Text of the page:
In the midst of all the justifiable excitement over the upcoming move from the Arlington to the Granada, it would be a pity to lose sight of the most compelling musical storyline currently involving the Santa Barbara Symphony: the accession to power of new maestro Nir Kabaretti. Although he conducted most of last season’s concerts, the 2006-2007 programs were mostly set before he arrived. Therefore, this season is the one in which we shall finally have our chance to really assess the new man in charge. Kabaretti is of course aware of this, and in the first concert of the season he came out determined to make his mark.
The opener was the Four Sea Interludes from Benjamin Britten’s opera Peter Grimes. Written during World War II out of a nostalgic yearning for his boyhood home on the coast of Suffolk, the Interludes are full of clever, modern writing for winds and brass. The orchestra responded to the many twists, turns, and crescendos in this oceanic piece with alacrity.
Soloist Shai Wosner brought tremendous focus and delicacy to Beethoven’s Piano Concerto No. 4 in G Major, Op. 58. This is Beethoven at his middle period best, and the call and response between the orchestra and the piano is never less than thrilling. For those who had heard Andr¡s Schiff play middle-period Beethoven the night before at the Lobero, this was one of those wonderful, only in Santa Barbara-or New York or London-moments when it became possible to evaluate two entirely successful performances of comparable music within the space of 24 hours. Schiff may have come out ahead on points, but Wosner remains a serious contender, particularly given the significant constraints placed on orchestral rehearsals.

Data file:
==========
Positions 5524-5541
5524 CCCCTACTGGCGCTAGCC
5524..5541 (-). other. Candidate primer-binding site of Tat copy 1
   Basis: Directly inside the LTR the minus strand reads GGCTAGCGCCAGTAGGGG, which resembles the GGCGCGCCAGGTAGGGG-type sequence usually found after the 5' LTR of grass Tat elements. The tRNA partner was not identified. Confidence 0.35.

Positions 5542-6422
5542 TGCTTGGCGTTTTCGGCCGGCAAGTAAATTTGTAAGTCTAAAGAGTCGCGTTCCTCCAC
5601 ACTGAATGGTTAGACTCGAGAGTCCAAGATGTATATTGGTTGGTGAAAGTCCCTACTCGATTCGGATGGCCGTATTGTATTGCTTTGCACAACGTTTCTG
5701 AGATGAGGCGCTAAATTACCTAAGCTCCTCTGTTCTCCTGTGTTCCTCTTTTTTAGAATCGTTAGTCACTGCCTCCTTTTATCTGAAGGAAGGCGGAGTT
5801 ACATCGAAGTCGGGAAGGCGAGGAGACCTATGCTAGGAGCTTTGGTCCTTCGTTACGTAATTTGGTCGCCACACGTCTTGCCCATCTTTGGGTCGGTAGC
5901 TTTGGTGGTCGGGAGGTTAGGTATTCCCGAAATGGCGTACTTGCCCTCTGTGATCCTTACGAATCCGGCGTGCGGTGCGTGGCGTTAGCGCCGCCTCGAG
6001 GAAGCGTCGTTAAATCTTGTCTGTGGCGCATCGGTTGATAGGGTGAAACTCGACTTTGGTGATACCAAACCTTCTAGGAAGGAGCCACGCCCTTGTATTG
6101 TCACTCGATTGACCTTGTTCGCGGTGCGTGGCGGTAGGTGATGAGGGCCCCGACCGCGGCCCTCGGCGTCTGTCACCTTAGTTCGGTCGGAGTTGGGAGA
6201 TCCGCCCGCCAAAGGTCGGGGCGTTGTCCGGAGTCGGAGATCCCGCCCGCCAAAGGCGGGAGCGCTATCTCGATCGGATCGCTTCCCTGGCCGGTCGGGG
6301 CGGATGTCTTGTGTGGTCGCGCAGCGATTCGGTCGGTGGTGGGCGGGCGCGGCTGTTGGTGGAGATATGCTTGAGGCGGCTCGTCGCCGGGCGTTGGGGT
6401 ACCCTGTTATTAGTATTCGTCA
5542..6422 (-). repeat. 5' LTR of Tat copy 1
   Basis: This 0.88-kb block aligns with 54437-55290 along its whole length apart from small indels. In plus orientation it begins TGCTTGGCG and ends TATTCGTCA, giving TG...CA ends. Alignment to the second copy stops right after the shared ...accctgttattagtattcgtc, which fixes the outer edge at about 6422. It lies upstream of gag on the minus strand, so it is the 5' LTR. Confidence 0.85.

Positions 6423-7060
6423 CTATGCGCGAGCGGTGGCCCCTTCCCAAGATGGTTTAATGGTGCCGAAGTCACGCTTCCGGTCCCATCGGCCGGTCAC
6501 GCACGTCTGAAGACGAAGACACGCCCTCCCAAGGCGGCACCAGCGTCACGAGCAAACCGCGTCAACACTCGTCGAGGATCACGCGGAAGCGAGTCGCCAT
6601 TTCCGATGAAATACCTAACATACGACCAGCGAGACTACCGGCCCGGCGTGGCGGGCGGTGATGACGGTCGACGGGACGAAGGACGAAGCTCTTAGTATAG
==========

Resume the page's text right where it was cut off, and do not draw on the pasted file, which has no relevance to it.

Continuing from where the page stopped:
Kabaretti’s turn to shine came after the interval with the orchestra’s performance of Brahms’s Symphony No. 1 in C Minor, Op. 68. Already one of the most beloved symphonies in the repertoire due to its gorgeous, fascinating transformation of Beethoven’s Ninth, this work was rendered irresistible by what was, to these ears, the best single performance given by the symphony thus far under Kabaretti’s direction. Everything worked, from the thrilling tympanis of the first movement to the glorious trombone chorale of the coda.